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Robert Wargas

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February 26, 2012 - 11:00 am

After reading Ed Driscoll’s excellent column on nostalgic progressivism, I’m tempted to add my own two or three cents to the topic he broached.

Some thoughts:

Ed calls his article “The Paradox of the Nostalgic Progressive.” But it is only a paradox if we take the label “progressive” seriously in the first place. An unfortunate aspect of political debate is that we are saddled with vague, meaningless, often contradictory labels. Thus the term “right wing” can refer to Russell Kirk, Milton Friedman, Adolf Hitler, Francisco Franco, Irving Kristol, Ayn Rand, Osama bin Laden, and Lyndon LaRouche. The term “left wing” is more unified: it’s much easier to predict what someone’s political beliefs are when all you know about them is their identification as “left wing.” If we remove the forward-looking connotations of the word “progressive” and look instead at what progressives actually believe, the paradox disappears.

Ed writes, “Perhaps that’s one explanation why so many liberals, as they get up in years, have both a surprising nostalgia for the past, and a “you kids get off my lawn” crankiness about contemporary society.” First, I wouldn’t extend this critique to all liberals. I don’t know about others, but I draw a distinction between the words “liberal” and “progressive.” This distinction is often not made by the Left in general (e.g., progressives often refer to themselves as liberals and vice-versa), but it’s my own personal way of carving up the Left. A liberal is not opposed in principle to capitalism and Western civilization; they just want regulation and a welfare state. Progressives are hostile to the very idea of markets and thus to the idea of the West in general. Joe Lieberman, Ed Rendell, and Arthur Schlesinger are/were liberals; Naomi Klein is a progressive. All are considered to be on the “Left.”

So the phenomenon of the reactionary leftist is a phenomenon of the hard left, not of liberals (if you’re using my arbitrary terminology, that is). Nonetheless, this distinction aside, I don’t think this nostalgia is restricted to the aging Left. I think it’s pretty safe to say that the unifying theme of the progressive/hard Left, whether young or old, is an opposition to free enterprise (Occupy Wall Street is mostly young people). Thus they oppose the fruits of free enterprise as necessarily tainted. Thus they oppose modern technology and modern society. Thus they are reactionary. It’s obvious when you consider the range of their views: the developed West is evil; the primitive Third World is virtuous. Europeans stole Indian land; the Indians who murdered and pillaged other Indians before the Europeans were just practicing “their culture.” The Mahdi Army are freedom fighters; the Board of Directors of Wal-Mart are terrorists.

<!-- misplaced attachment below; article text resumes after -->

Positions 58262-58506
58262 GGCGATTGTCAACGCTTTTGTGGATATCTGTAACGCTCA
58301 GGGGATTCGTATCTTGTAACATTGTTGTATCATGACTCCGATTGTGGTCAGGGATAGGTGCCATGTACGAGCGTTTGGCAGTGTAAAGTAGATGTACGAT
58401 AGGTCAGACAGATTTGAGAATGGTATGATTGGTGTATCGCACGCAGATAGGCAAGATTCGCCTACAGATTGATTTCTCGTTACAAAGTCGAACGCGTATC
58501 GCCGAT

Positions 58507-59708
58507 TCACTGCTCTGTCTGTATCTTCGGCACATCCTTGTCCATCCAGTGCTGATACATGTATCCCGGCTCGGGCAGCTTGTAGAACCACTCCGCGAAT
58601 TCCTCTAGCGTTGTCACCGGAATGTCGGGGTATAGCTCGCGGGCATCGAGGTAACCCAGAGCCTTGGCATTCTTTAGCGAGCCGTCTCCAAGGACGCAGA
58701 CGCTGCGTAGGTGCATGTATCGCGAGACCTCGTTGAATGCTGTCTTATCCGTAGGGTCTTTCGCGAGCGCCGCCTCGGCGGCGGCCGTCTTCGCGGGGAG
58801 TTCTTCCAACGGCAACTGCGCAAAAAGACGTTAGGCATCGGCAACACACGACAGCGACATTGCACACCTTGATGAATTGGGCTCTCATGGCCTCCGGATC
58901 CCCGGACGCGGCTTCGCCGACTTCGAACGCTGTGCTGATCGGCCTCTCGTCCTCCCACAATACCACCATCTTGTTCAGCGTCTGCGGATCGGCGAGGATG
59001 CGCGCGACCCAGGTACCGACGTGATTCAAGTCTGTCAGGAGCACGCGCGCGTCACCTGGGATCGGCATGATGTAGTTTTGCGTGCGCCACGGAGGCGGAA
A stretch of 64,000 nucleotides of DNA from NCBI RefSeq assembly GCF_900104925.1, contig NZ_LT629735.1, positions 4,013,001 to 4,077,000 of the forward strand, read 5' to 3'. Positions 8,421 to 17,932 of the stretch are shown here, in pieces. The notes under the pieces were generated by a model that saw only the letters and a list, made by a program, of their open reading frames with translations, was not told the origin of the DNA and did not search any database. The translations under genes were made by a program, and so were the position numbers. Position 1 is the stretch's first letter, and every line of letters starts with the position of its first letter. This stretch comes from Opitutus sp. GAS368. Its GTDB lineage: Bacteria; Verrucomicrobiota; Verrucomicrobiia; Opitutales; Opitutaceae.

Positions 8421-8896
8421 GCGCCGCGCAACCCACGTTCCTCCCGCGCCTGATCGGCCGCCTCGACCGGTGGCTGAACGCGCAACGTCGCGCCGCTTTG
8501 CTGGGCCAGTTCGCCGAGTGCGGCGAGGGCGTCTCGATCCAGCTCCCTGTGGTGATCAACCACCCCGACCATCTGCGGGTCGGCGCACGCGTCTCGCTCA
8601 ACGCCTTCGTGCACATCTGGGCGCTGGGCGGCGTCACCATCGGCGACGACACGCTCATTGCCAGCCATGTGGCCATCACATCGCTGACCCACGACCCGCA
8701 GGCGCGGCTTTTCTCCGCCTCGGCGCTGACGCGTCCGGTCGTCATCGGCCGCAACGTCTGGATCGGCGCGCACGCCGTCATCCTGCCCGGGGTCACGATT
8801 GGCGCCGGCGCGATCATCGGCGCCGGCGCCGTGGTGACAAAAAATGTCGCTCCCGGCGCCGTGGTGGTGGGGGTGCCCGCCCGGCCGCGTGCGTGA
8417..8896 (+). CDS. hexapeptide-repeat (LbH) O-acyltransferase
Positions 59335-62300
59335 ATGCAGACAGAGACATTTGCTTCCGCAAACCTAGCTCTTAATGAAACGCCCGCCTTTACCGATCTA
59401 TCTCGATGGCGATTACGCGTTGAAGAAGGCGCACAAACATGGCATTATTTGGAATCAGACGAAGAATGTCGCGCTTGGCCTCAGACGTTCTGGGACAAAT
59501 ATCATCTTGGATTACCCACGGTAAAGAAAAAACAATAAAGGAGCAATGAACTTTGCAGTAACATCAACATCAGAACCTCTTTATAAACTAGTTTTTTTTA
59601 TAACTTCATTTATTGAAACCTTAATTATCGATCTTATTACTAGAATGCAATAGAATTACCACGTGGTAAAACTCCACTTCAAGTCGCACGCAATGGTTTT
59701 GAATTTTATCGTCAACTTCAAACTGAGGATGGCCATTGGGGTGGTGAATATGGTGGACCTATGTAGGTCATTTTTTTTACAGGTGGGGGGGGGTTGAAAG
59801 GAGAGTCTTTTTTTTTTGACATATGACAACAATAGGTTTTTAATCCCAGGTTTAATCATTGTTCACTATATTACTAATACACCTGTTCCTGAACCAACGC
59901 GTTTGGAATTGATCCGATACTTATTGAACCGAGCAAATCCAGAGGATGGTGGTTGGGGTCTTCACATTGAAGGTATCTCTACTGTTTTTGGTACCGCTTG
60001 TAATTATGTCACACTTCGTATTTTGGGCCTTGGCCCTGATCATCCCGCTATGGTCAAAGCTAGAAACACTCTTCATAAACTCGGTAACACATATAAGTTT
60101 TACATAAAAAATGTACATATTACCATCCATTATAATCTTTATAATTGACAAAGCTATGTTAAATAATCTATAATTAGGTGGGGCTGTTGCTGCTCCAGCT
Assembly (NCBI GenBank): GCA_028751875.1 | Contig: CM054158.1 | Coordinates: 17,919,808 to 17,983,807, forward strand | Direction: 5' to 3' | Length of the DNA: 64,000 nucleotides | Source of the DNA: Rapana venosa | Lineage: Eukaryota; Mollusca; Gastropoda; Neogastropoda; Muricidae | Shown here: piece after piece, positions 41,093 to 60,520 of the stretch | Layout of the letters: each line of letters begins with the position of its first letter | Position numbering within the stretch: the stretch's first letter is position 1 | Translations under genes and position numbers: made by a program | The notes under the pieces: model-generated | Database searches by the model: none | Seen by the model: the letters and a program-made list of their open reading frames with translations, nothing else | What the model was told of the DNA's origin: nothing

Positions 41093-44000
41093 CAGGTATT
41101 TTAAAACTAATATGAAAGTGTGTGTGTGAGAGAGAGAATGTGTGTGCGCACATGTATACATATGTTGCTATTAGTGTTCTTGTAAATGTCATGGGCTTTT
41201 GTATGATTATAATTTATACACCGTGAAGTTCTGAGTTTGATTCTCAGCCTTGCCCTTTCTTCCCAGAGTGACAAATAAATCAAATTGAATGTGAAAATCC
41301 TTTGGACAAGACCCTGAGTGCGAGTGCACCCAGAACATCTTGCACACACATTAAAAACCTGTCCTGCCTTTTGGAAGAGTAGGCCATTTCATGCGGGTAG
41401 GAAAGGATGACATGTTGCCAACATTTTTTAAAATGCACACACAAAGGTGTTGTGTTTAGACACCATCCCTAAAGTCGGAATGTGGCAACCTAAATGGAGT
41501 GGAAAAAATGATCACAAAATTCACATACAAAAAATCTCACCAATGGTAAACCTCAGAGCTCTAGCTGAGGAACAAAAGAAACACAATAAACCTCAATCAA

The recurring image in all these absurdities is that of the noble savage: the person untouched by modern capitalism.

Reactionary progressivism is therefore not a peculiar aberration but a redundancy: reactionary progressivism is progressivism. These people are conservative in the most literal sense. Oddly, it wasn’t always this way. Karl Marx was not a Luddite; he reserved harsh words for what he called “barracks communism”–the idea that communist society would involve a primitive existence of regimented communal living. Hard leftism until the 1950s was similarly hostile to primitivism. The eugenics movement prided itself on its dedication to technology and genetic science. Mao and Stalin, murderously anti-capitalist though they were, nevertheless spoke the language of modernization and industrialization.

But a funny thing happened on the way to the welfare office. Maybe it was the Frankfurt School’s push to shift the image of the proletariat from the white industrial worker to poor minorities. It suddenly became virtuous to push for primitive existence. Nowadays, the farther left you go, the more likely you are to bump up against someone who thinks we need a De-Industrial Revolution. The most extreme example is someone like John Zerzan, whose anarcho-primitivist movement seeks the destruction of all modern civilization and the adoption of a kind of vegan Robinson Crusoe existence.

My essential points are: (1) We ought always to distinguish between liberals and leftists/progressives; (2) progressives are always reactionary because of their views of capitalism.

Just my opinions. I could be wrong.

Robert Wargas is a regular contributor to PJ Media. A native of Long Island, he was educated at the City University of New York and Yale University, and has contributed reports and opinion pieces to Newsday and FrontPage Magazine on a range of topics. He also maintains an independent blog at http://robertwargas.typepad.com. Outside of his political writing, Wargas has worked as a professional historian for a large cancer-research institution, documenting the history of biotechnology since the 1970s. He can be reached at rwargas22@yahoo.com. Follow him on Twitter @RobertWargas
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